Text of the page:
On May 27, 2015, plaintiffs again requested a 504 evaluation and plan for E.D. by submitting a referral form to the District. In June 2015, the District notified E.D.'s parents that their 504 request was denied. Plaintiffs did not file a due process complaint under the IDEA. Plaintiffs claim they filed a “notice of appeal” regarding the District's denial of their request for a 504 plan, but later withdrew it. On August 19, 2015, E.D. began first grade at PES, but was withdrawn after nine days.

         In November 2015, Plaintiffs filed a four-count complaint against the District alleging violations of Section 504, the ADA and Section 1983. Specifically, Counts I and II allege the District failed to provide E.D. with educational accommodations in violation of Section 504 and the ADA. In Count III, Plaintiffs assert the District retaliated against them in violation of Section 504 and the ADA. Finally, in Count IV, plaintiffs request relief under Section 1983 for alleged violations of parents' procedural due process right to make decisions for E.D. Plaintiffs ask this Court to order the District to provide accommodations to E.D. under Section 504. Plaintiffs also seek an award of compensatory damages and education, along with attorney's fees and costs. The District now moves for summary judgment on all four Counts of the complaint.

         Summary Judgment Standard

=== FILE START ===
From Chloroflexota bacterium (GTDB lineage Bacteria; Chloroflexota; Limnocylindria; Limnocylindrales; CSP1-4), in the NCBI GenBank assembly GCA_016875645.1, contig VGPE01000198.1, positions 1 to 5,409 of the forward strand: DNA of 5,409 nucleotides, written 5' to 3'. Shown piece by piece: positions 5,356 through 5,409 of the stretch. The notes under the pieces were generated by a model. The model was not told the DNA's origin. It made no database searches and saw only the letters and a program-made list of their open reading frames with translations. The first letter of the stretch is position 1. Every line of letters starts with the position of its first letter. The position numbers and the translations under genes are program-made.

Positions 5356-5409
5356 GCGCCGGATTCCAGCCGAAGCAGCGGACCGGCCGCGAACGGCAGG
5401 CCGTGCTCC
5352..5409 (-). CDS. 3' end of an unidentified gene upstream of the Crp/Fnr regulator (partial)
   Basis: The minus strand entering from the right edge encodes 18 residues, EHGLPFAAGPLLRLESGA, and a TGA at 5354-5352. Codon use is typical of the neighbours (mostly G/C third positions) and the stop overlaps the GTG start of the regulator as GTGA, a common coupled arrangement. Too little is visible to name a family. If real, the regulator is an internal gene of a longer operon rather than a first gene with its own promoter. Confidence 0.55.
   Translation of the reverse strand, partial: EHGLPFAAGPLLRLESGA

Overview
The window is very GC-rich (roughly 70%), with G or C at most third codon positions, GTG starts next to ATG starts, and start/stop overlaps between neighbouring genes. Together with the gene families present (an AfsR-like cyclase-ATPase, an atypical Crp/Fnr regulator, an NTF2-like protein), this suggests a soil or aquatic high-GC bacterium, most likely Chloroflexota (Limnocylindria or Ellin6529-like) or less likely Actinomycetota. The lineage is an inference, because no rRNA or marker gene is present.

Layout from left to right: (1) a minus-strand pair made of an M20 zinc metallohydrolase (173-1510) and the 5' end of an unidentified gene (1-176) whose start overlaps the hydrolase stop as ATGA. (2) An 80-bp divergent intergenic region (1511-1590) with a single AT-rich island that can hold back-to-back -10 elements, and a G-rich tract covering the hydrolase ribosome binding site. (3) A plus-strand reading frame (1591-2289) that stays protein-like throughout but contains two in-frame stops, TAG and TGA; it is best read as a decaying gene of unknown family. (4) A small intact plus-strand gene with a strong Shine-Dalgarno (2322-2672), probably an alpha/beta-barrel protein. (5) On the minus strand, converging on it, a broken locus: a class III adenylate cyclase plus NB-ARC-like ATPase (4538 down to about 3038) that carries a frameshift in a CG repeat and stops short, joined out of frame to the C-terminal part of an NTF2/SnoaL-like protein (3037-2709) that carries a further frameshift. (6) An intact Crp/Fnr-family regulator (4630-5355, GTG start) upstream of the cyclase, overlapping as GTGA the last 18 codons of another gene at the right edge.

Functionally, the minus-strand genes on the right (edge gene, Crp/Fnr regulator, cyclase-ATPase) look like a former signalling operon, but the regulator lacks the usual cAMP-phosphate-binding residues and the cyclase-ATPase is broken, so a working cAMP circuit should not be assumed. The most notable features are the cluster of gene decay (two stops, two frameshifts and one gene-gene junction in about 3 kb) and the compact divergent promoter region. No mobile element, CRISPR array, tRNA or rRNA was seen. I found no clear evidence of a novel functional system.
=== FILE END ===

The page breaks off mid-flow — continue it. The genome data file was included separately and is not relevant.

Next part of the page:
Summary judgment must be granted when the pleadings and proffer of evidence demonstrate that no genuine issue of material fact exists and that the moving party is entitled to judgment as a matter of law. Fed.R.Civ.P. 56(c); Celotex Corp. v. Catrett, 477 U.S. 317, 322-23 (1986); Torgerson v. City of Rochester, 643 F.3d 1031, 1042 (8th Cir. 2011) (en banc). I must view the facts in the light most favorable to the nonmoving party, “but only ‘if there is a genuine dispute as to those facts.'” RSA 1 Ltd. P'ship v. Paramount Software Assocs., Inc., 793 F.3d 903, 906 (8th Cir. 2015) (quoting Torgerson, 643 F.3d at 1042). “Only disputes over facts that might affect the outcome of the suit under the governing law will properly preclude the entry of summary judgment.” Anderson v. Liberty Lobby, Inc., 477 U.S. 242, 248, 106 S.Ct. 2505, 91 L.Ed.2d 202 (1986); Ryan v. Capital Contractors, Inc., 679 F.3d 772, 776 (8th Cir. 2012). However, summary judgment is particularly appropriate when only questions of law are involved, rather than factual issues that may or may not be subject to genuine dispute. See, e.g., Cremona v. R.S. Bacon Veneer Co., 433 F.3d 617, 620 (8th Cir. 2006).

         The relevant facts in this case are not in dispute; instead, the parties argue whether the law as applied to those facts requires that judgment be entered in the District's favor. For the following reasons, the District is entitled to judgment as a matter of law on the undisputed facts of this case.


         In Counts I though IV of the complaint, plaintiffs seek relief for alleged violations of the Constitution, Section 504 and the ADA. The District argues that summary judgment must be granted in its favor because plaintiffs were required as a matter of law to exhaust their administrative remedies under the IDEA with respect to each of their claims and it is undisputed they have not done so. I will first consider whether Counts I and II were subject to the IDEA's exhaustion requirement and then separately address Counts III and IV.

         A. ...